Research at the Duncan Cancer Center

Our Vision

news-120414-bladder-cancer2 (320x240)
Dr. Keith Syson Chan, Antonina Kurtova and Dr. Jing Xiao.

With the largest clinical genetics program housed at Baylor Clinic, our vision for a future of personalized medicine is quickly becoming a reality. As an academic-based center, the Duncan Cancer Center at Baylor College of Medicine offers cutting-edge, research-based treatment options such as using patients' own genetic makeup to identify their potential for cancer, prevent its onset, more effectively diagnose and treat the disease when it does occur, and one day, provide a cure.

We’re bringing our vision to life through the continued pursuit of genomic research and the rapid translation of new discoveries into improved patient care.

Research Programs

The Dan L Duncan Comprehensive Cancer Center has organized its research activities into seven programs to enhance interactions between investigators.

These programs are supported by many sources of funding including philanthropy but are primarily funded through competitive research grants from the NCI and other institutes of the NIH.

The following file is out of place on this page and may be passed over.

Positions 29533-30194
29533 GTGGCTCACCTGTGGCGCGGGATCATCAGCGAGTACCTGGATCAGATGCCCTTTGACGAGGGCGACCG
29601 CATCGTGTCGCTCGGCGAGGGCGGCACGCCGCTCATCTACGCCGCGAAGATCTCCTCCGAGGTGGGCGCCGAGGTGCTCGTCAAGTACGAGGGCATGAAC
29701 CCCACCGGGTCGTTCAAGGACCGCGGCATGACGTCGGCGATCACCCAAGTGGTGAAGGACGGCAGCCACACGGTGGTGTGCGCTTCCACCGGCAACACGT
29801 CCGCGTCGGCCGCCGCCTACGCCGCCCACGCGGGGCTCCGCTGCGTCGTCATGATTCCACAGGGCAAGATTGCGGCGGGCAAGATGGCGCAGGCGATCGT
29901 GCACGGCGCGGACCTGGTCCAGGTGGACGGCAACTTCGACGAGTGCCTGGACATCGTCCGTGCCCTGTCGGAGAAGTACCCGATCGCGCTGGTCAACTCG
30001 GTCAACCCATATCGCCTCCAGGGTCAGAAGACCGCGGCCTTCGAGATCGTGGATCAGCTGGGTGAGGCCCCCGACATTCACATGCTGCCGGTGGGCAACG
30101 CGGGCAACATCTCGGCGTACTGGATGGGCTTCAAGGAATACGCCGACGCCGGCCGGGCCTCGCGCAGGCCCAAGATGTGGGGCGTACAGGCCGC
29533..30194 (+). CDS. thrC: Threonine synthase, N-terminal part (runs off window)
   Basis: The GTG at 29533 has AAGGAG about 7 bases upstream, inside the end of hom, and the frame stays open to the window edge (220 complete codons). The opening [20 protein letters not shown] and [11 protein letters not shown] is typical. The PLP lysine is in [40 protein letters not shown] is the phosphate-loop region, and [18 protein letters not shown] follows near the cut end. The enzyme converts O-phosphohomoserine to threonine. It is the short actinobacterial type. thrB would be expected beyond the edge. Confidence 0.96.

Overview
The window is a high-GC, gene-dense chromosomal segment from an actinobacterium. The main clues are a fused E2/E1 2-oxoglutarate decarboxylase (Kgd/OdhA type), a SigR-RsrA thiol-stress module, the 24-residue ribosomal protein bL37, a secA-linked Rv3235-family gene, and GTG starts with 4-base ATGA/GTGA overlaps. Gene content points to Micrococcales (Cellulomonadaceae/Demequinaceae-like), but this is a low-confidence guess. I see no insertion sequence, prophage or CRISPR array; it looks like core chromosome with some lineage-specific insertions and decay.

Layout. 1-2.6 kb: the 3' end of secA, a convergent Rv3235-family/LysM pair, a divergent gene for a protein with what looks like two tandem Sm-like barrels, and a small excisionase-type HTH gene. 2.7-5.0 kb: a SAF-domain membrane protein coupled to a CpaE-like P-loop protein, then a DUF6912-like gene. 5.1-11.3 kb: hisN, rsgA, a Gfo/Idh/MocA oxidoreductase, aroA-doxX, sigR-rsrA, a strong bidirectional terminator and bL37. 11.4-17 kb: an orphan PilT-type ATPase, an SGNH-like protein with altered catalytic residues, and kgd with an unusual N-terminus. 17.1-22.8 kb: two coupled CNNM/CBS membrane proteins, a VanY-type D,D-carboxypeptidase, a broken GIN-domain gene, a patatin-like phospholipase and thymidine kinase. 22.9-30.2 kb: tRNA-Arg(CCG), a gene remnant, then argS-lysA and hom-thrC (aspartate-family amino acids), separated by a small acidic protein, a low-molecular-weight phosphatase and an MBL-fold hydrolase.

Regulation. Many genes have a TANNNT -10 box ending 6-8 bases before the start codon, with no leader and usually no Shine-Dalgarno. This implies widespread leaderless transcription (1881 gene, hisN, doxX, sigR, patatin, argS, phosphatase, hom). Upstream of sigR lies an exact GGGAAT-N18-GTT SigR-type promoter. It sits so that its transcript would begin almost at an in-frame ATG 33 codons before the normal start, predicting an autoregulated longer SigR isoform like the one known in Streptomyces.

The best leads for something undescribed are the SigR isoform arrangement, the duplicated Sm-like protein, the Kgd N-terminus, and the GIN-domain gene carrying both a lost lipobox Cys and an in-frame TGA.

Disease-oriented Working Groups

The Duncan Cancer Center also has disease-oriented working groups focused on particular cancer types. These multi-disciplinary groups bring together clinicians and investigators to translate scientific findings into coordinated patient care. These groups may work within or across our formal research programs.  

  • Brain/Neuro-oncology
  • Endocrine
  • Esophageal
  • Gastrointestinal
  • Genitourinary/Prostate
  • Gynecological

  • Head and Neck
  • Hematological
  • Human Cancer Genetics
  • Liver
  • Lung/Thoracic
  • Pancreatic

Inside Our Research Programs

The ever evolving fight against cancer

The Cancer Evolvability Program creates a gateway between clinicians and basic scientists who are working toward more precise testing, treatment and cures for cancer.

Dissecting the motor of cancer

Dr. Bert O'Malley's passion for understanding how human cells works leads to insight in developing new therapies to treat breast cancer.

Mapping cancer's genome

The goal of the nine-year Cancer Genome Atlas Project is to identify genetic changes and variations found in more than 20 types of cancer.